Tayk

Historical regions of Greater Armenia
Arshakuni Armenia in 150
Map showing Tayk of the house of Mamkionians.

Tayk (Armenian: Տայք, Armenian pronunciation: [tajkʰ] Taykʿ) was a historical province of the Kingdom of Armenia, one of its 15 ashkars (worlds). Tayk consisted of 8 cantons:

There was a proto-Armenian confederation, Hayasa-Azzi, in this area in the 2nd millennium BC. It was probably the same as (and with a name likely related etymologically to) the Diasuni and Diauehi of Assyrian and Urartian sources. From the 2nd century BC to the 9th century AD Tayk was a part of Armenian kingdoms or "autonomies": Greater Armenia, Marzpan Armenia and Bagratid Armenia.[citation needed]

According to Strabo, the area around Tayk was originally Iberian, but during the time of Artaxias I it was conquered by Armenia.[1]

In the 999 A.D., Tayk or Tao became part of the Georgian Bagratid principality of Tayk-Kharjk or Tao-Klarjeti. The Tayk province covered the contemporary Turkish districts of Yusufeli (Kiskim) in Artvin Province and Oltu, Olur (Tavusker), Tortum and Çamlıkaya (Hunut) to the north of İspir in Erzurum Province. To its southwest is found the ancient region of Sper. After World War I, Armenia and Georgia contested the region, with particular conflict over Oltik. As a result, in 1920, after the Russo-Turkish attacks Armenia lost the region of Oltik, which become a part of Turkey.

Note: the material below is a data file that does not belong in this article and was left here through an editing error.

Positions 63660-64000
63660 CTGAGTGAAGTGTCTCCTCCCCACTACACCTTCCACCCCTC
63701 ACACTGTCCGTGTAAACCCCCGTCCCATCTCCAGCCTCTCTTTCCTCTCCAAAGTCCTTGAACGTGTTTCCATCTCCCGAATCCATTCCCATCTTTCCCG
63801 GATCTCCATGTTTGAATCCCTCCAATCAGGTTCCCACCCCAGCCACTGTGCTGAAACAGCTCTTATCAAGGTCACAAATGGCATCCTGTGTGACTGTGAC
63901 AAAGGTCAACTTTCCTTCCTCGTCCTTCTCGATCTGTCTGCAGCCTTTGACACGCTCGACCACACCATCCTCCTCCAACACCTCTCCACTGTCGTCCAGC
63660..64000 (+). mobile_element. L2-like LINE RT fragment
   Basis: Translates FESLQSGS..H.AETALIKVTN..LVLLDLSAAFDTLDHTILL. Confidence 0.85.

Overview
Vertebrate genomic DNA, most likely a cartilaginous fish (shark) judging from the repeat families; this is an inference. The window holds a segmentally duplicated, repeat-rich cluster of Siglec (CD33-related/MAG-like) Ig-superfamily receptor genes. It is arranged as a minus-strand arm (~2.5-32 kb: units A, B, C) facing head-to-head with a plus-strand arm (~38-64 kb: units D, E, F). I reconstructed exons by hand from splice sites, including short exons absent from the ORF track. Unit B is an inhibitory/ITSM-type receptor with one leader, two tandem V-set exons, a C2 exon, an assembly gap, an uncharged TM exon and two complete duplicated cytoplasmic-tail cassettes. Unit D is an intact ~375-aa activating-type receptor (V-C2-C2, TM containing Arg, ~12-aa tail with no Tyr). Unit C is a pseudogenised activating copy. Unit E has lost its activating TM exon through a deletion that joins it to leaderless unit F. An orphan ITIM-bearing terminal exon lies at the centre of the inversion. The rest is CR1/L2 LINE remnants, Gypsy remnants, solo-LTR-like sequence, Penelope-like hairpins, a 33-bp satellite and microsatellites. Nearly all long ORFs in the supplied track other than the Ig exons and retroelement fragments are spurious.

Sources

  • Arutyunova-Fidanyan, Viada A., Some Aspects of the Military-Administrative Districts and Byzantine Administration in Armenia During the 11th Century, REArm 20, 1986-87: 309-20.
  • Garsoian, Nina. The Byzantine Annexation of the Armenian Kingdoms in the Eleventh Century, 192 p. In: The Armenian People from Ancient to Modern Times, vol. 1, edited by Richard G. Hovannisian, St. Martin’s Press, New York, 1977.
  • Hewsen, Robert. Armenia. A Historical Atlas. The University of Chicago Press, Chicago, 2001, Pp 341.
  • Tayk - Tayots Ashhar (Тайк - Тайоц ашхар)

See also

References

  1. ^ "STRABO, GEOGRAPHY, Book XI, Chapter 14, p325".

Coordinates: 40°38′N 41°53′E / 40.633°N 41.883°E / 40.633; 41.883


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